Weidmann Says Ending Sovereign-Debt Privilege Would Spur Lending

European Central Bank Governing Council member Jens Weidmann said ending the preferential treatment given to sovereign bonds on bank balance sheets would help increase lending to the private sector.

“Ending the preference given to sovereign debt with respect to corporate loans would be an important step in making credit to companies more attractive,” Weidmann, who leads Germany’s Bundesbank, said in a speech in Hamburg today. “The sovereign risks on bank balance sheets, which have in places increased during the crisis, are partly due to the fact that government bonds don’t have to be backed by capital and that there are no upper limits for sovereign debt held.”

European Union regulations classify the region’s government debt on bank balance sheets as risk-free, even as that has passed the effects of governments’ fiscal difficulties through to the financial system. That has squeezed credit as lenders in the countries worst affected by the sovereign debt crisis try to repair their balance sheets. Lending to companies and households in the euro area contracted for 15 months through July, ECB data show.

At the same time, “higher capital requirements for banks are of decisive importance,” Weidmann said. “They ensure that banks can shoulder losses out of their own resources, and thereby transfer the risk back to the owners. This process started with the Basel-III regulation and has to be consistently implemented.”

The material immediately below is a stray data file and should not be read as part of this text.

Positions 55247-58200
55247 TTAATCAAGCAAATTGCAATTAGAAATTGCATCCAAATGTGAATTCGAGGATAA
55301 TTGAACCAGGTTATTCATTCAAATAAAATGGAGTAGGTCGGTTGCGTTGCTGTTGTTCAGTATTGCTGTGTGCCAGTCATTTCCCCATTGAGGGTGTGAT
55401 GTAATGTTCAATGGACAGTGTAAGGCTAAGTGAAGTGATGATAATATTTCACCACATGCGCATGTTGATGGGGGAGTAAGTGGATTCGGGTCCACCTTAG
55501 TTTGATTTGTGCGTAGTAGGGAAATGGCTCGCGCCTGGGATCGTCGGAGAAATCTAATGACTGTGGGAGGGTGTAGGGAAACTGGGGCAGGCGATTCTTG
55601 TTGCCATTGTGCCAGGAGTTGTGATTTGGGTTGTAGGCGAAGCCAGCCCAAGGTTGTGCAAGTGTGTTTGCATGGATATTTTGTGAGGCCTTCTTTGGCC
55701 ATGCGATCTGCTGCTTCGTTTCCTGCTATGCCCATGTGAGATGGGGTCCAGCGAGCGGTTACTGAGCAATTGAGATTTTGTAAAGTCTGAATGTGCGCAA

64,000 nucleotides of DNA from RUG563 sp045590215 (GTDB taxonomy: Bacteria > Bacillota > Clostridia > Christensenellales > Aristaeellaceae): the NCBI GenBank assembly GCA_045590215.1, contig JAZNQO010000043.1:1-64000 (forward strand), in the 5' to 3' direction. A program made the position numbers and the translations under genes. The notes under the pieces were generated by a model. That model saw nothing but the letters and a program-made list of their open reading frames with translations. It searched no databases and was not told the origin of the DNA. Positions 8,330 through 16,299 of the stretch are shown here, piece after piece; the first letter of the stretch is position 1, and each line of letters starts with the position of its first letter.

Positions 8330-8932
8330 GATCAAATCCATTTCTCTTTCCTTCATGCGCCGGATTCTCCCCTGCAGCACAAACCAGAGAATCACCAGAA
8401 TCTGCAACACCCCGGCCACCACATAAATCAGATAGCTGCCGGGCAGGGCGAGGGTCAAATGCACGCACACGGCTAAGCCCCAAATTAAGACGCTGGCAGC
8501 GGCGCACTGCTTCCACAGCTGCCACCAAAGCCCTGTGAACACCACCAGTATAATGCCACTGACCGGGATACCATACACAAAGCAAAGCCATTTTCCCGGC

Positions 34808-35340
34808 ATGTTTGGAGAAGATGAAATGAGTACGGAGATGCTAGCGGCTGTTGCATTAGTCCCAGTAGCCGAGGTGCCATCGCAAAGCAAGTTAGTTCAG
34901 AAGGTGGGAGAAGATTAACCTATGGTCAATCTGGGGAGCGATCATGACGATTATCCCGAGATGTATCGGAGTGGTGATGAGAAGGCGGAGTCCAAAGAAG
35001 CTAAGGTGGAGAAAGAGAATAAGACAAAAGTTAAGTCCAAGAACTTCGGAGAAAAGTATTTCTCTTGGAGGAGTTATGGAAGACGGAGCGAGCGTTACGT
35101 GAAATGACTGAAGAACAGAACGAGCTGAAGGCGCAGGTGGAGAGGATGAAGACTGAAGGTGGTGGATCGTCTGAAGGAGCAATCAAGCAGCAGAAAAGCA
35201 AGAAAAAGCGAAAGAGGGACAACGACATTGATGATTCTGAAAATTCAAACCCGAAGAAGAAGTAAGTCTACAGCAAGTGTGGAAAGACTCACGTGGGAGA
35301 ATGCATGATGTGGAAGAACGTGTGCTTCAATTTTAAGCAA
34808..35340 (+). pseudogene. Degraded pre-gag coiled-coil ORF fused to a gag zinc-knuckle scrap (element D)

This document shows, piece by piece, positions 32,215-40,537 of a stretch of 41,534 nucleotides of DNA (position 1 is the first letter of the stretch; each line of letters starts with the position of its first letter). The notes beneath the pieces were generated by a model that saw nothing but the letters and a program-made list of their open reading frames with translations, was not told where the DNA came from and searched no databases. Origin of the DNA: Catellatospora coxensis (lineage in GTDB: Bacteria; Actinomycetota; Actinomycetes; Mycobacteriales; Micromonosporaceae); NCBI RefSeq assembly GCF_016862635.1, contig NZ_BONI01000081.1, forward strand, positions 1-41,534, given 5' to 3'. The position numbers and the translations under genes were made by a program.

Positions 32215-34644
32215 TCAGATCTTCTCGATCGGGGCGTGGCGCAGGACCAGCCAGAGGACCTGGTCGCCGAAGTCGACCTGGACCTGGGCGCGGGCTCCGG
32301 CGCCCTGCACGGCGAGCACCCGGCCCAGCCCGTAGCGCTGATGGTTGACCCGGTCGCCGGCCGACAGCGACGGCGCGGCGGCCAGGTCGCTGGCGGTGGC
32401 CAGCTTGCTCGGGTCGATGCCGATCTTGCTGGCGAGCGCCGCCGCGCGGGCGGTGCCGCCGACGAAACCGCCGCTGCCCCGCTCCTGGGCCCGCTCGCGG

Fiscal Softening

Weidmann said that the measures undertaken by the ECB in the past year, including interest rate cuts, unlimited liquidity provision to banks and forward guidance on rates, were “basically correct” and helped to limit the effects of the debt crisis.

“However, the effectiveness of loose monetary policy decreases with the duration of the low interest-rate phase, and financial-stability risks increase,” Weidmann said. The withdrawal of such loose policy “becomes more difficult,” he said.

The Bundesbank president also said that it “isn’t right” that new fiscal rules for member states agreed by the EU have already been softened, allowing countries including Spain and France more time to rein in their budgets deficits

“Such a watering-down should only be undertaken in well-founded exceptional cases,” Weidmann said. “Over the long term, only solid national finances can secure sustainable growth.”

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